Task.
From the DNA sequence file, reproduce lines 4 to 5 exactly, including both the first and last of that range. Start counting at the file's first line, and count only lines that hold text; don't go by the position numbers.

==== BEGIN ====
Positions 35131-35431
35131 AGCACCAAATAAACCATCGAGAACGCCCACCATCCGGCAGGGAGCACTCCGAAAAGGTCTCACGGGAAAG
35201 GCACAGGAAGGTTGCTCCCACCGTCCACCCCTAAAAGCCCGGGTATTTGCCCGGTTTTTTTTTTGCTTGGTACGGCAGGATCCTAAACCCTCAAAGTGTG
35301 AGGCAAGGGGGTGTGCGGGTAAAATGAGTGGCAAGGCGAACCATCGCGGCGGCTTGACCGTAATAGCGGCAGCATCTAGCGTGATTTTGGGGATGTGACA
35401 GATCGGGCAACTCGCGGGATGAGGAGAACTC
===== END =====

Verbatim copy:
35301 AGGCAAGGGGGTGTGCGGGTAAAATGAGTGGCAAGGCGAACCATCGCGGCGGCTTGACCGTAATAGCGGCAGCATCTAGCGTGATTTTGGGGATGTGACA
35401 GATCGGGCAACTCGCGGGATGAGGAGAACTC